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News & Gallery


News | April 2, 2024

‘Footsteps to Freedom’ exhibit saluting troops, families opens at Walter Reed

By Bernard Little

They were worn in combat, in the deserts of Afghanistan and other far-away places.

They were worn by troops injured in war and others who made the ultimate sacrifice for their country.

And now, they are on display as part of an honored art installation on Naval Support Activity Bethesda, home to Walter Reed National Military Medical Center.

“Footsteps to Freedom” (FTF) pays tribute to service members, many who served in the War in Afghanistan, and their families, with creatively revitalized combat boots.

U.S. Navy Capt. (Dr.) Melissa Austin, WRNMMC director, joined other dignitaries, including veterans who served in Afghanistan, family members of service members who lost their lives in the war, and founders and sponsors of FTF, to cut the ribbon on the art installation April 1.

More than 20 artistically-designed boots make up the FTF art installation in Tranquility Hall’s atrium.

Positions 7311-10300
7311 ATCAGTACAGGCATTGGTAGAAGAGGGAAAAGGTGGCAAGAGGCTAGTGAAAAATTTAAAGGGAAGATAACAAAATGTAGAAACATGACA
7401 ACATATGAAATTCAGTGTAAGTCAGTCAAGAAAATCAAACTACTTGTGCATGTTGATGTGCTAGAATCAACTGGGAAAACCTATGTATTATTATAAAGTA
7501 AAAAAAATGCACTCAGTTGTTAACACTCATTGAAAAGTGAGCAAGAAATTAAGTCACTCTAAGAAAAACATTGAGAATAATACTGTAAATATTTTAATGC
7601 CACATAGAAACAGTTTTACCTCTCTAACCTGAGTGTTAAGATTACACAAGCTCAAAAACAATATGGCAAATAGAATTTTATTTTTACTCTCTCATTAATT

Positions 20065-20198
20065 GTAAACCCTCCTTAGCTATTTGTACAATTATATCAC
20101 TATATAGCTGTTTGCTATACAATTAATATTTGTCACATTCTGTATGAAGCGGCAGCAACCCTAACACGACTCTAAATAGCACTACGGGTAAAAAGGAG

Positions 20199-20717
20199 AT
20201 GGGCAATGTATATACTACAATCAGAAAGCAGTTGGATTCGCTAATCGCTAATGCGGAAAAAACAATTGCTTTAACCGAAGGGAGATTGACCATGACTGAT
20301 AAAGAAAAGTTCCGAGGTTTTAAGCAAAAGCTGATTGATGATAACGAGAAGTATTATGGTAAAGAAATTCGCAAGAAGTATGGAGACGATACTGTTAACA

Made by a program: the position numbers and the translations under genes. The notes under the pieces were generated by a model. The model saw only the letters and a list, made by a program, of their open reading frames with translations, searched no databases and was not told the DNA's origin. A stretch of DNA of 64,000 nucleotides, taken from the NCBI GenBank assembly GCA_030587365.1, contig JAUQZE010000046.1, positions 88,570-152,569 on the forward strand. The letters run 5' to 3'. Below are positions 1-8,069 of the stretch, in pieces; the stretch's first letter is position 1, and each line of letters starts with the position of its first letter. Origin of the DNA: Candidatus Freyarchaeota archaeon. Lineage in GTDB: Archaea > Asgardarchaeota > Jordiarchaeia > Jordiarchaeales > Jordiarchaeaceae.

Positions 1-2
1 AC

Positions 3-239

“I’ve been watching these boots materialize throughout the hospital over the last couple of months, and to see it come together in a single installation is absolutely amazing,” Austin said. She added that the exhibit serves as “a tribute to the healing journey, and strength born of unity and support.”

Austin shared that the exhibit “reflects a commitment to honoring the sacrifices and valor of wounded warriors, and that not every wounded warrior has visible wounds. It’s important to recognize so many of them are suffering in silence, and we stand with them as well.”

Walter Reed is committed to “cultivating a healing environment for all wounded warriors and their families, inspiring impactful conversations, and fostering an interconnection with our community because we know healing is all about community,” Austin added.

Amy Zambrano and Winnie Pritchett, with the assistance of government officials and charitable sponsors, helped to make the FTF art installation a reality. Their group began by providing iPads to wounded warriors recovering at Walter Reed nearly a decade and a half ago. Since then, more than 13,000 iPads have been provided to service members thanks to numerous donations from the community and others.

Zambrano explained that in 2014, she saw a painted cowboy boot while in North Carolina and was inspired to create the combat boot exhibit.